A Sheriff's Deputy for the Sagamon County Sheriff's Department was dismissed for alleged theft of two plants form a City park. That termination was submitted to arbitration. That decision is discussed in an earlier post (Arbitrator rejects termination of Sheriff's deputy based on allegation of theft, but finds post termination shoplifting warrants suspension). Approximately a year after the termination, and before a resolution of her grievance, grievant was accused of retail theft (i.e., shoplifting), and entered a guilty plea to the charge. Thereafter Arbitrator McGilligan reversed the termination, but upheld instead a 30 day suspension for failure to follow Department policy on abandoned property, and a 60 day suspension for the post termination misconduct. The City challenged the award and the court remanded the dispute for reconsideration using a different (lower) burden of proof, and found that the Arbitrator improperly considered the shoplifting issue, which was not before him. In a subsequent award Arbitrator McGilligan again found the termination to be without just cause and again ordered her reinstatement subject to a 30 day suspension for failing to follow the department's policy on abandoned property .
Grievant was reinstated and immediately put on administrative leave pending a departmental investigation of the retail theft issue. The Department again terminated grievant's employment. That termination was also grieved, and was submitted to Arbitrator Timothy Tobin for resolution.
The Department claimed that grievant was no longer effectively able to carry out her duties as a Deputy Sheriff, and that it "cannot have an officer on the streets attempting to enforce the law when she herself does not even follow the law."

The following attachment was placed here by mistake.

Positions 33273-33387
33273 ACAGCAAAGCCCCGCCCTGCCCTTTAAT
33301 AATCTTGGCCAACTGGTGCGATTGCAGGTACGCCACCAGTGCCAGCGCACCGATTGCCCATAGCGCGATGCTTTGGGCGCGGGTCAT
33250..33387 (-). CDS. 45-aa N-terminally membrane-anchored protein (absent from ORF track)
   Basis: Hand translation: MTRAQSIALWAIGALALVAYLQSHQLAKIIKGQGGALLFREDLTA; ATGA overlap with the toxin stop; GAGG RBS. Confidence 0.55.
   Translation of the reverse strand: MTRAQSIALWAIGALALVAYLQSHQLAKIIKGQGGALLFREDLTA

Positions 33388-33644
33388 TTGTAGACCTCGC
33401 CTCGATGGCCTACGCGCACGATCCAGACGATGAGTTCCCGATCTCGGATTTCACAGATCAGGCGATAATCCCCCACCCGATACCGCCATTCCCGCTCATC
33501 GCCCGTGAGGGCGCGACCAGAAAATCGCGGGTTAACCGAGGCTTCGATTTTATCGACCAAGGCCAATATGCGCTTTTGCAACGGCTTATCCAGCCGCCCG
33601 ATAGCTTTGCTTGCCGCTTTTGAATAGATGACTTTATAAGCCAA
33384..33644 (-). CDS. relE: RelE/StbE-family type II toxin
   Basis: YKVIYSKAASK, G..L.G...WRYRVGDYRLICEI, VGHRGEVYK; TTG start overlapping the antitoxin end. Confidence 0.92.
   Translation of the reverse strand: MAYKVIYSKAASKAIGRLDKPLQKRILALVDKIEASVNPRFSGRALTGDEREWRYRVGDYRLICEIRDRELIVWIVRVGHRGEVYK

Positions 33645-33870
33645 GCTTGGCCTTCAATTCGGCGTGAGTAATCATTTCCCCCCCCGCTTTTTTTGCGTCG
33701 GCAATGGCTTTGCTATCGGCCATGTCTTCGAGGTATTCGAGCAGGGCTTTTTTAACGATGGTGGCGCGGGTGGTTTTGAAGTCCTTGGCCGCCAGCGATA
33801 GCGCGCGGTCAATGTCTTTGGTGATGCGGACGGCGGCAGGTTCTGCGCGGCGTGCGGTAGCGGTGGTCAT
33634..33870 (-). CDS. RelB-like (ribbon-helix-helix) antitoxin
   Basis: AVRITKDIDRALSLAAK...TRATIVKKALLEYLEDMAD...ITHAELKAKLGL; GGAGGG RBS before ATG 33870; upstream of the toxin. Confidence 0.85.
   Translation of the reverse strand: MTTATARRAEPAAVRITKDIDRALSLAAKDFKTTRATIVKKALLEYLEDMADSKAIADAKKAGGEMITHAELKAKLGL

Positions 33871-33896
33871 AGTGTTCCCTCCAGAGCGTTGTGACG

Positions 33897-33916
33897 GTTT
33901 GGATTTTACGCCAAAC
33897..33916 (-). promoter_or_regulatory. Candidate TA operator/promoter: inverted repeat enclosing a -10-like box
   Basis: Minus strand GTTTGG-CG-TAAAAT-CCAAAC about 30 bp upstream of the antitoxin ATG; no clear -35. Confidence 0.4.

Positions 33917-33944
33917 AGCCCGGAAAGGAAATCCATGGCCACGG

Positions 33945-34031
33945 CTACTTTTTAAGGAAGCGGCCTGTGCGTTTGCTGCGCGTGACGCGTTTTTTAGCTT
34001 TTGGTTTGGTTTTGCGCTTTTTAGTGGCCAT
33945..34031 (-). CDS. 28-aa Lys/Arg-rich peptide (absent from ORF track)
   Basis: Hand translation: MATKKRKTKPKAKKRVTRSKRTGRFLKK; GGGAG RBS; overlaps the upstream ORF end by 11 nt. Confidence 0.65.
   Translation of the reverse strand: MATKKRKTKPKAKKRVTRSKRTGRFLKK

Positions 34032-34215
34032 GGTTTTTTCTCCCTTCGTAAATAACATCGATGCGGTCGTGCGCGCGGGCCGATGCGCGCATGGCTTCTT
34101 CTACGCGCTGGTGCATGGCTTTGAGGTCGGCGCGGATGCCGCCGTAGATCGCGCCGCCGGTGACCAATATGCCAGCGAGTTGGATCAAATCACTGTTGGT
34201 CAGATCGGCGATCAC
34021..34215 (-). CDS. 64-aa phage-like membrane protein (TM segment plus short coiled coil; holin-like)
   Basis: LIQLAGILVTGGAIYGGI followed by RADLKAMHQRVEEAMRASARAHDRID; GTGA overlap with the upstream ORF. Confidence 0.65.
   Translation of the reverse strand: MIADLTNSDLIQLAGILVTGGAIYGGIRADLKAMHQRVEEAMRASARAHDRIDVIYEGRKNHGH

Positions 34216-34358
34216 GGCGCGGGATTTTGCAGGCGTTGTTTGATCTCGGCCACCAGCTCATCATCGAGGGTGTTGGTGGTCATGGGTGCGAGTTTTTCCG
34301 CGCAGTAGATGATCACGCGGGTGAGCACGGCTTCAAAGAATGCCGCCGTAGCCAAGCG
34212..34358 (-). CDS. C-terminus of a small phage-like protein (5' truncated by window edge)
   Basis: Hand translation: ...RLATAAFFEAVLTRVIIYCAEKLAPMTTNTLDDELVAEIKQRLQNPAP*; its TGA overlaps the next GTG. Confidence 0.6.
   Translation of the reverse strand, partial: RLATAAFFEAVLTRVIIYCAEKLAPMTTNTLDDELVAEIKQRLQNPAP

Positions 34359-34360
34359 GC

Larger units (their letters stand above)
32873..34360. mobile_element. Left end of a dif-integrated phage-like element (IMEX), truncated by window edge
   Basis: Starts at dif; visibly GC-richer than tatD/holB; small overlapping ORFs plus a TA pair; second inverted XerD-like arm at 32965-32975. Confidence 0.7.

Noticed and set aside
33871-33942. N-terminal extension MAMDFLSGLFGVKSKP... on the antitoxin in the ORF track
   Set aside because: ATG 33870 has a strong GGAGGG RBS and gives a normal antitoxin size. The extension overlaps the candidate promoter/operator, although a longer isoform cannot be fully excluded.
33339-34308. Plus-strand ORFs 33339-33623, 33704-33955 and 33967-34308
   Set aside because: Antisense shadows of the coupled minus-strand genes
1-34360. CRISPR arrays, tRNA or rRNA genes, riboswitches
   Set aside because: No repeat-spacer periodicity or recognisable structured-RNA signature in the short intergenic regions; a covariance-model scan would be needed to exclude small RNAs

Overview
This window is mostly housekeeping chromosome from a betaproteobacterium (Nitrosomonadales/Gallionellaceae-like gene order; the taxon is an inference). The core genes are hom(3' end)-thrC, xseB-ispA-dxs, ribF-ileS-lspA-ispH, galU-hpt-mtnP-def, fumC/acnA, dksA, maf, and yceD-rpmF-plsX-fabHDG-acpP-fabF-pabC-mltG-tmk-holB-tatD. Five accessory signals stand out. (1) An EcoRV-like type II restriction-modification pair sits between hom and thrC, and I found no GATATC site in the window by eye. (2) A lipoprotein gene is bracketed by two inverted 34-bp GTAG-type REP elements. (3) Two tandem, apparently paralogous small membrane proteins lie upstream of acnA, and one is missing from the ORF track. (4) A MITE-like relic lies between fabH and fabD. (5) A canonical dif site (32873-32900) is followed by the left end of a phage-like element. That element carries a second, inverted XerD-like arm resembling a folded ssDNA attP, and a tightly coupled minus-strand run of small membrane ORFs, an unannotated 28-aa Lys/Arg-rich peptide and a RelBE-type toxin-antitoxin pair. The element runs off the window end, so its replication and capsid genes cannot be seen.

Arbitrator Tobin rejected the Department's discipline. He concluded:
I find that the Employer did not shoulder the burden of proving that the Grievant's discharge on May 20,2015 was for just cause. It is impossible for an employer to discharge a non-employee for just cause.
The discharge cannot be upheld because the Grievant was not an employee on April 24, 2013, the day the retail theft in question was committed.
He also found that the Department had also improperly considered the earlier claim of theft of plants since the grievant had been acquitted of that charge by a jury.
IllinoisTimes reports on the decision (Cop-turned-thief ordered back to work) and links to Arbitrator Timon's award here.
Chicago Kent Law Review has a student note by Holly G. Eubanks (Expanding the After-Acquired Evidence Defense to Include Post-Termination Misconduct) discussing the issue of post termination conduct in employment litigation.
Update: According to press reports, the Illinois County court has vacated the award of Arbitrator Timon as contrary to public policy. Judge rules sheriff doesn't have to reinstate Sangamon County deputy fired after theft